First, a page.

Quartz magazine brings in 33% of revenue from native ads

By Martha Stone

World Newsmedia Network

Chicago, Illinois, U.S.A.


Quartz, a New York-based, online-only magazine focused on world events and lifestyle topics, is mainly financed by native advertising and events. One of the best examples of its native approach is an annual campaign with Bank of America.

Quartz, owned by Atlantic Media, has produced a native advertising campaign for Bank of America each January since 2013, focusing on coverage of key topics discussed at the World Economic Forum’s annual meeting in Davos, Switzerland.

The 2015 campaign won first place in INMA’s 2016 Global Media Awards competition for its high-quality content and strong campaign results. The company has renewed the campaign for 2017.

Interactive charts and graphics were the most popular aspect of the Bank of America native ad campaign.
Interactive charts and graphics were the most popular aspect of the Bank of America native ad campaign.

Topics for native advertising campaigns often emerge from topics readers care about. The journalists at Quartz call these hot topics or categories “obsessions” and include the mobile Web, digital money, energy, China, debt, and space.  

Though the native advertising side of Quartz is separate from editorial, both departments share the same focus on content obsessions and user experience, explains Matthew Chamberlain, senior director of branded content, who oversees all branded and native content in a creative capacity.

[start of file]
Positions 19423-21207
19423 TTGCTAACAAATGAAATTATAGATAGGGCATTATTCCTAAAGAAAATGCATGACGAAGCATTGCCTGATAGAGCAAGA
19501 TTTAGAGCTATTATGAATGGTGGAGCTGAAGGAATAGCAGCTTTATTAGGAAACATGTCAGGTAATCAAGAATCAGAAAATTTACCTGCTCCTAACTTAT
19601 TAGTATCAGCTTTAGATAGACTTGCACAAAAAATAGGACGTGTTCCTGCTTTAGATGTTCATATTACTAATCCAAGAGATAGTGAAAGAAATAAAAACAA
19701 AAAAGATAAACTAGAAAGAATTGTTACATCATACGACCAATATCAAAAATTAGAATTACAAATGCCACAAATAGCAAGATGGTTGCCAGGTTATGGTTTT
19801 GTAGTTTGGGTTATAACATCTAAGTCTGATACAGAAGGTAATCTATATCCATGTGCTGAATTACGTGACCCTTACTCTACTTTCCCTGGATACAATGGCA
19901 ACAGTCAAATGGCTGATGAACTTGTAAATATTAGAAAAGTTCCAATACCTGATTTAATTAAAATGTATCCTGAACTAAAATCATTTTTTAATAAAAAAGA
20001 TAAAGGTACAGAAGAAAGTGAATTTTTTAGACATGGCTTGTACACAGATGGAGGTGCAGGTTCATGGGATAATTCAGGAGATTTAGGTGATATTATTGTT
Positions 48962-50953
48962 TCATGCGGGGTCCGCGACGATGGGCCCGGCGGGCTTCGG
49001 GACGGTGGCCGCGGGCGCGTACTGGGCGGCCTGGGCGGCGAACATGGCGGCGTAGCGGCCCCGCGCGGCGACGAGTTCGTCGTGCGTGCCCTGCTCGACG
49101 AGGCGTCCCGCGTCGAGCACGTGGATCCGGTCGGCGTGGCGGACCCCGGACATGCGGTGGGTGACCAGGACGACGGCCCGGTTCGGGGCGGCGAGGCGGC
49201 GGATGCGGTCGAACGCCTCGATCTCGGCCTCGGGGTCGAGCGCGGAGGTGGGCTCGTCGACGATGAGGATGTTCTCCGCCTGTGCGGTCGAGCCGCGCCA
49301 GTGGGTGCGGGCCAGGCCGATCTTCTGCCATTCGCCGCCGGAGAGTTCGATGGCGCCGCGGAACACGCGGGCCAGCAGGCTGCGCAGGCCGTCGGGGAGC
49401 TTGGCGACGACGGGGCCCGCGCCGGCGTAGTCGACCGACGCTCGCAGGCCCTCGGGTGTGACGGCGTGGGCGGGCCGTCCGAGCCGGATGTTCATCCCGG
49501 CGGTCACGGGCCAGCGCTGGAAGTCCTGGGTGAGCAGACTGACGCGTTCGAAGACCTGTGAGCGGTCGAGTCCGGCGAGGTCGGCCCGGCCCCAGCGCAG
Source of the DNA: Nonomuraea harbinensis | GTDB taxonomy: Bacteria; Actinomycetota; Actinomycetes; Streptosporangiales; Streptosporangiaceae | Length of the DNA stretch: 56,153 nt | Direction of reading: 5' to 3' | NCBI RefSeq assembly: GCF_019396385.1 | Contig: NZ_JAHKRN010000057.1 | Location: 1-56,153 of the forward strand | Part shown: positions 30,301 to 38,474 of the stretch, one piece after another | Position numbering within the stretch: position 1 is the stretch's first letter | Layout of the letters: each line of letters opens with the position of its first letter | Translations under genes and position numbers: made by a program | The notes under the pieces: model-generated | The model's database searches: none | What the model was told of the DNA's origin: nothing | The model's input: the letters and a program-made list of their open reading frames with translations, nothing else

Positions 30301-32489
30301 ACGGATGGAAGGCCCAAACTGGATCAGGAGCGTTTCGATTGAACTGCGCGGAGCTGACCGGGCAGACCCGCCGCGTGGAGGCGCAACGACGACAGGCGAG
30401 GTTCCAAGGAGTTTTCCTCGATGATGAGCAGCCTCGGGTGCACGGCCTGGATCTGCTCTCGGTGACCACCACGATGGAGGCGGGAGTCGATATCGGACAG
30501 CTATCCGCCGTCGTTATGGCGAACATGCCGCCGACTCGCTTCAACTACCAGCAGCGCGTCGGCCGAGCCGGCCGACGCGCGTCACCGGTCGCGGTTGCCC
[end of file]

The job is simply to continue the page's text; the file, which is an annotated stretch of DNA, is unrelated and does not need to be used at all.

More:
“We work totally separately from editorial,” Chamberlain says. “We know our audience follows Davos closely. We cover it our way and [editorial] covers it in their way. We are a separate operation and forging our own path. We want to go the direction our readers are going, and give the readers what they want.”

Bank of America and its advertising agency, Starcom, partnered with Quartz’s native advertising team to produce multi-media content on the Davos event, focused on the global economy, weather, education, and more.

Content includes text, charts, and “interactives,” or visual features that readers could query for more information. For example, on a map about global competitiveness, readers can drill down into details about competitive in many nations.

The interactive chart was the most popular branded content of the campaign, which drove more than 1,500 organic (non-paid) social sharing and commenting actions, as well as an interaction depth of more than five actions per user.

“We wanted to do this content on the branded side,” Chamberlain says. “Bank of America was the perfect partner. This was an opportunity to do something special with them in a native advertising campaign.”

Quartz engages a specific audience with deep interest in economic trends. Robust Bank of America branded content was designed with this type of reader in mind.
Quartz engages a specific audience with deep interest in economic trends. Robust Bank of America branded content was designed with this type of reader in mind.

Quartz’s native advertising team is comprised of about 10 members, including writers, graphics designers, engineers, and a project manager. For Bank of America, this robust team produced content related to the topics in Davos in real time, but remotely from New York and beyond. Team members set up a makeshift newsroom, where writers and researchers monitored news bulletins and social media feeds to inform their content.